Is Putin the $200 Billion Man?
Policy + Politics

Is Putin the $200 Billion Man?


For a short time Thursday, Amazon founder Jeff Bezos surpassed Microsoft co-founder Bill Gates as the richest person alive. Amazon's stock price then slid and Bezos went back to the number two spot, according to Forbes' real-time ranking.

But as the Seattle entrepreneurs jockey for the top ranking, Russian President Vladimir Putin is worth more than both Gates and Bezos combined, says one financier.

Related: Bezos vs. Gates: The World's Richest People

Putin's net worth is estimated to be $200 billion, according to former Hermitage Capital Management CEO Bill Browder, who testified to the Senate Judiciary Committee last week, according to prepared remarks obtained by The Atlantic.

Currently, Gates is worth almost $90 billion and Bezos is worth almost $85 billion.

"I estimate that [Putin] has accumulated $200 billion of ill-gotten gains," Browder tells Congress, according to The Atlantic. "He keeps his money in the West and all of his money in the West is potentially exposed to asset freezes and confiscation."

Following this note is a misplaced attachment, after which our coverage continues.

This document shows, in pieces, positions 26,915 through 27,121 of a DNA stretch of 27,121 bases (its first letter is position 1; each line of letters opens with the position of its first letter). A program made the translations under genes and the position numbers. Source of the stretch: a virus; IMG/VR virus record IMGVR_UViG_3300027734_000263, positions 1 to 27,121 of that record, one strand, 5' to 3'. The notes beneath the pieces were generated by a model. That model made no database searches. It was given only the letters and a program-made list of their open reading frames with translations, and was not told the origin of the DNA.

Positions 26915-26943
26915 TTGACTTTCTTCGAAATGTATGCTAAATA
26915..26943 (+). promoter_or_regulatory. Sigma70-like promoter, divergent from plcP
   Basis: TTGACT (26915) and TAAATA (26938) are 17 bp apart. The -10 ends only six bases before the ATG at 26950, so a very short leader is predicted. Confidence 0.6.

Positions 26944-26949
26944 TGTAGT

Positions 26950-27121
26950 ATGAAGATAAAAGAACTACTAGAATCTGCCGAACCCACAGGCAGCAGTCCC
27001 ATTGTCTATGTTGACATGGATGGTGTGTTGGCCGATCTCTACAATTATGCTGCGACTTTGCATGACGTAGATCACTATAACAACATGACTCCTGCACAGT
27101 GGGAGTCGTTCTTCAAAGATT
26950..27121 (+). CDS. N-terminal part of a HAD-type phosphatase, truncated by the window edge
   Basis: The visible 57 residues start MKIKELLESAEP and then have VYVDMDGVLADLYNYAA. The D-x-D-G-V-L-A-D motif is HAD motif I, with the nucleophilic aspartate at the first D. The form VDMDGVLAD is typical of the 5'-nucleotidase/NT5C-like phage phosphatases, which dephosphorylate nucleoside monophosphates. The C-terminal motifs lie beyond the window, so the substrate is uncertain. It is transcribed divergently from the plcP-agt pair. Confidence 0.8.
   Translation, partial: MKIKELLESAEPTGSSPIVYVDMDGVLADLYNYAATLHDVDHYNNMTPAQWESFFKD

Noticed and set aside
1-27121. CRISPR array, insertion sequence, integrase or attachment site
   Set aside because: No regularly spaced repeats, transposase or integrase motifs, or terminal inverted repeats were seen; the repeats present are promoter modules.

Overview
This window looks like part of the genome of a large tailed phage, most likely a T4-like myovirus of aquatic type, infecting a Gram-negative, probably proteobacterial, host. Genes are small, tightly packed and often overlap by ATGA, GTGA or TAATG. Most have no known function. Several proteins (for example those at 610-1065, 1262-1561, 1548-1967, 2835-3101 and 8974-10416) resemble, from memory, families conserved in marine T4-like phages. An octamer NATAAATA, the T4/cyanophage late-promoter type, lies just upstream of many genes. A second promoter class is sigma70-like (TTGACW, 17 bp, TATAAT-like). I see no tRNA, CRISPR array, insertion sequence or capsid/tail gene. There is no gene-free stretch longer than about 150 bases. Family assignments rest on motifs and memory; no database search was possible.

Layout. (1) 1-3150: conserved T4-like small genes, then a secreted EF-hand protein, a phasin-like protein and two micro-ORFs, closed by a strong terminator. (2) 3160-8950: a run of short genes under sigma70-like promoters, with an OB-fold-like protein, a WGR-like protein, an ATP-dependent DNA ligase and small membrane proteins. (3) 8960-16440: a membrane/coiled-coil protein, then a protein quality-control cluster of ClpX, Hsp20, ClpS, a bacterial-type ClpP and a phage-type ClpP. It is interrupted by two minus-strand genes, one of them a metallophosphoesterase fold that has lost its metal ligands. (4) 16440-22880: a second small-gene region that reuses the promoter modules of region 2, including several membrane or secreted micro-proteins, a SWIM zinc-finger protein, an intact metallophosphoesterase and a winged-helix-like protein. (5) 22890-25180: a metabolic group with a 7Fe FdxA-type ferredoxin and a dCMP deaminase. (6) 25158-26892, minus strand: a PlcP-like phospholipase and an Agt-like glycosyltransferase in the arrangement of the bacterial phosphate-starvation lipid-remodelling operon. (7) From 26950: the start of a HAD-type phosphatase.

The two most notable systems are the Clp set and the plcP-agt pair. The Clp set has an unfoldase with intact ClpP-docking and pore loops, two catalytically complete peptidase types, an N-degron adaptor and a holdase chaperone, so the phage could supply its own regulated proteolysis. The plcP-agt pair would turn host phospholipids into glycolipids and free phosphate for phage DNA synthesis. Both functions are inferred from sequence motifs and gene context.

Browder says Putin's wealth is a result of nefarious practices.

Related: New US Sanctions Could Drive Russia and China Even Closer Together

"There are approximately 10,000 officials in Russia working for Putin who are given instructions to kill, torture, kidnap, extort money from people and seize their property," continues Browder.

Browder founded and lead Hermitage Capital Management, which from 1996 through 2005 was an investment advisory company in Russia and had as much as $4 billion invested in Russian stocks. In 2005, the financier entrepreneur was labeled a "threat to national security" there and banned from the country. After he was forced out, Russian officials seized Hermitage Capital Management's investment funds and, according to Browder, Putin's officials stole $230 million Hermitage Capital Management had paid in taxes to the Russian state.

Browder was testifying in front of Congress because the Russian lawyer he hired to investigate the seizure of his company, Sergei Magnitsky, was tortured and eventually killed in prison in 2009. Ever since, Browder has been an advocate working to fight for justice for Magnitsky and against corruption in Russia. As such, he was called to testify as part of Congressional investigation into Russian interference in the 2016 Presidential election.

This article originally appeared on CNBC. Read more from CNBC:

The $9,000 tab that surprises homeowners

Amazon says it's unlikely to go on a buying spree — but don't expect M&A rumors to cool down

Anti-tax activist Grover Norquist predicts Trump-GOP tax reform bill by late September